Oil closed above $50 a barrel in New York for the first time in two months as OPEC reduces imports to the U.S. and is set to meet with other countries to discuss production cuts.
West Texas Intermediate for September delivery climbed 46 cents to settle at $50.17 a barrel on the New York Mercantile Exchange. Brent for September settlement, which expires Monday, added 13 cents to end the session at $52.65 a barrel on the London-based ICE Futures Europe exchange.
OPEC will meet with allies in Abu Dhabi next week to discuss compliance with their output-cut accord. U.S. crude imports from member countries slipped 2.6 percent in May, and some of the group’s leading exporters have pledged to reduce shipments next month.
“There’s been some constructive developments coming out of OPEC,” Tamar Essner, an energy analyst at Nasdaq, said by telephone. “The data out of OPEC has been bearish.”
Oil has rebounded on growing signs that the market is coming back into balance, with futures climbing above the 200-day moving average last week for the first time since May. Members of the Organization of Petroleum Exporting Countries such as Saudi Arabia and Kuwait promised to reduce crude exports. U.S. crude stockpiles have been on a steady decline and are estimated to have dropped further last week.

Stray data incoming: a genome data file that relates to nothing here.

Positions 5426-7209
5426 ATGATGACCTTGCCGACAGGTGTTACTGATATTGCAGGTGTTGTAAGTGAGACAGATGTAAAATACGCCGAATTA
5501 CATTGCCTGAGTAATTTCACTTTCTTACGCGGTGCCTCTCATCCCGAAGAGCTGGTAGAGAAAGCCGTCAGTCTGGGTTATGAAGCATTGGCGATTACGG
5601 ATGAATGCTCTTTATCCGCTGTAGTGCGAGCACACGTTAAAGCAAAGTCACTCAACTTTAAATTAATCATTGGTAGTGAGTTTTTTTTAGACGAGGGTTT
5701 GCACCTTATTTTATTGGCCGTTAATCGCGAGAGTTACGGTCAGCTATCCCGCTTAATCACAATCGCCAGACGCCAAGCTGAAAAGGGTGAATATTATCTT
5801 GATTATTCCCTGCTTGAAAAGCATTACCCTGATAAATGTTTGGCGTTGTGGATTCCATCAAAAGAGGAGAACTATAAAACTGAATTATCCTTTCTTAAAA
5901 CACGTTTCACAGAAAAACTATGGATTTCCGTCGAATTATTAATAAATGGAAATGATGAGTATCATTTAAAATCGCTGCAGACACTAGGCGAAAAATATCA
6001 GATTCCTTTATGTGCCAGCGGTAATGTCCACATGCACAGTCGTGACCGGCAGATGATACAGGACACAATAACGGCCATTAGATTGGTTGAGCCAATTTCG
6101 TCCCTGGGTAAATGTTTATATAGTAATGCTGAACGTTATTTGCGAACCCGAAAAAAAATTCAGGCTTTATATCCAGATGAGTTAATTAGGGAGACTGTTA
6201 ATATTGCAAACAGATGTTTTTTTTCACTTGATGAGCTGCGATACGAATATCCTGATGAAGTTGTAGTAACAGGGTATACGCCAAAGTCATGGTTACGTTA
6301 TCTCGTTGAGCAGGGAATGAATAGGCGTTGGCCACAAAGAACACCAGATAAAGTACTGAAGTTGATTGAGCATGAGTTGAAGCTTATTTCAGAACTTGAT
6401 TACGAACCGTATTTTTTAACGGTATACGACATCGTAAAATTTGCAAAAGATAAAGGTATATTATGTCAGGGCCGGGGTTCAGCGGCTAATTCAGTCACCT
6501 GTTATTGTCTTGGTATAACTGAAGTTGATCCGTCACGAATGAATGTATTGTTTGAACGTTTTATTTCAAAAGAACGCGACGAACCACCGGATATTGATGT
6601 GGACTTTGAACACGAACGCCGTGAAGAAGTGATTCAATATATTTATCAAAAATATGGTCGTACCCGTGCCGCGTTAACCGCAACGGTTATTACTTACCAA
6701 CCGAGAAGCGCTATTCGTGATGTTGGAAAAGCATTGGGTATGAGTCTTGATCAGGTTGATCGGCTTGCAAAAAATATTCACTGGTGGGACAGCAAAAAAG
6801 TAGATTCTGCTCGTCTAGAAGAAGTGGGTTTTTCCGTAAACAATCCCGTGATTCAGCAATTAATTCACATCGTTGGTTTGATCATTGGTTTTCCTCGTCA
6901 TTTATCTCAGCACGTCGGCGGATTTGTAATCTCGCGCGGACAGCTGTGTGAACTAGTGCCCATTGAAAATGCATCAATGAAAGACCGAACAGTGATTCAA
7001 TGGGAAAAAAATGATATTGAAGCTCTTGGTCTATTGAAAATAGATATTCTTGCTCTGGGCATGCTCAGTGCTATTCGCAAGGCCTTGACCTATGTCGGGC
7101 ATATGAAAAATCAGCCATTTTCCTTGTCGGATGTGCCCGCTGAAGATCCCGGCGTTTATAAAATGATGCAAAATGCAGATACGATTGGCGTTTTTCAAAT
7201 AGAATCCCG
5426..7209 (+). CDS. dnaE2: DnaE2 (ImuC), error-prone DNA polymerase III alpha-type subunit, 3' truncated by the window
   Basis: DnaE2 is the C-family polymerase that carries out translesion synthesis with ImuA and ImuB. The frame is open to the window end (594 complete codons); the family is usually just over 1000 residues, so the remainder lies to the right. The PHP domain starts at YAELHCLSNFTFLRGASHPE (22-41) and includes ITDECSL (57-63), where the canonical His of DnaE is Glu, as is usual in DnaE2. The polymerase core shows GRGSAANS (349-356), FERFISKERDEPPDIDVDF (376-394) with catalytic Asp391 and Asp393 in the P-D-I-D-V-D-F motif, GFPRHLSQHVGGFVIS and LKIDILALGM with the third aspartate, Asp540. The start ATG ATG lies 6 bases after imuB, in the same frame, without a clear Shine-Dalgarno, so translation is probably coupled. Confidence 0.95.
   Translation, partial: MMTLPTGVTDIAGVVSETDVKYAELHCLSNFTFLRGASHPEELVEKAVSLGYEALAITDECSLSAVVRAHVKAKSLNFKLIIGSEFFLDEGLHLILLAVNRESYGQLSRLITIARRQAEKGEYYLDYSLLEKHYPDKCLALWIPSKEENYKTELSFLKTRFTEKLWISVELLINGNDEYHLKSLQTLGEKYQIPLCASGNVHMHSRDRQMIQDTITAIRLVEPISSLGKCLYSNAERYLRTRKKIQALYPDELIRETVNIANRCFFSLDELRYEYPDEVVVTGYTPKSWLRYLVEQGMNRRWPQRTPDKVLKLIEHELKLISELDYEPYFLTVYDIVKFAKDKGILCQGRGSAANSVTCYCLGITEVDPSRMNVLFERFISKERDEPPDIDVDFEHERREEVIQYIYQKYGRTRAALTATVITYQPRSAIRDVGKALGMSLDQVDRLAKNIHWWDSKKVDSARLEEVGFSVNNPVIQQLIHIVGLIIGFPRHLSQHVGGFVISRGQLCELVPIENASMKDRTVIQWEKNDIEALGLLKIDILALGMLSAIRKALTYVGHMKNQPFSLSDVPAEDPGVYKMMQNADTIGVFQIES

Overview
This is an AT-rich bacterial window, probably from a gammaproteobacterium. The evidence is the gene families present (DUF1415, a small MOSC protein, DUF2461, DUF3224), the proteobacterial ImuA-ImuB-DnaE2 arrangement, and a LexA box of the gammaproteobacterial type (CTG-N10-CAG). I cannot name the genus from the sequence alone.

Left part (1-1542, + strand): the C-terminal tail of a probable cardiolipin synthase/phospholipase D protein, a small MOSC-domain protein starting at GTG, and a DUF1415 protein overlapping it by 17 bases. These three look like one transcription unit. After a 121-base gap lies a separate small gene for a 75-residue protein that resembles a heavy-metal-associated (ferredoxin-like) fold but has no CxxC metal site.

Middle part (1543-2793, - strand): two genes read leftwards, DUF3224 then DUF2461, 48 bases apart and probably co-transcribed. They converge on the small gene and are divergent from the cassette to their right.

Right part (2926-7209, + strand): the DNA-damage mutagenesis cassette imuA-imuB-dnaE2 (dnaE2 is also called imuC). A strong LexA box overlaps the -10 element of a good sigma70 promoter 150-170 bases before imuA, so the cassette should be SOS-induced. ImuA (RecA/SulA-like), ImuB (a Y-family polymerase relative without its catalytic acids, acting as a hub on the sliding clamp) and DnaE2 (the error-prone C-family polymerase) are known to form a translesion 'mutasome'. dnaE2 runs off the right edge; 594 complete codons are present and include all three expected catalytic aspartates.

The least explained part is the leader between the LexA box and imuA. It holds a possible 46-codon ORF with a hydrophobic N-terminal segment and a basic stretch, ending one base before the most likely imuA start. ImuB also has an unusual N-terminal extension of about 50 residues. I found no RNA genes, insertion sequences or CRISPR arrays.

The market resisted $50 for most of the morning, but a last-minute jump might have been driven by short-sellers pulling out, said John Macaluso, a trader at Tyche Capital Advisors in New York.
“Whatever shorts that were trying to play that $50 a barrel level were just taking trades off at the end of the day,” he said. A lot of investors reconsider “their convictions, especially when you get to the tipping point of $50.”
Representatives of some OPEC and non-OPEC nations will meet in the United Arab Emirates capital on Aug. 7-8 to discuss why some of them aren’t fully implementing their commitment to cut output, according to an OPEC statement.
Refining margins for gasoline rose amid a shutdown of units at Royal Dutch Shell’s Pernis refinery in the Netherlands.
Europe’s largest refinery halted several units late Saturday following a fire, the company said in a statement. The Netherlands plant will keep most of its units shut Monday, a company spokesman said.
“You’re getting some support from the Pernis refinery fire. That’s stoking the cracks spreads more than anything else right now,” said John Kilduff, a partner at Again Capital, a New York-based hedge fund said by telephone. “There seems to be a lack of clarity” around when refinery units will restart.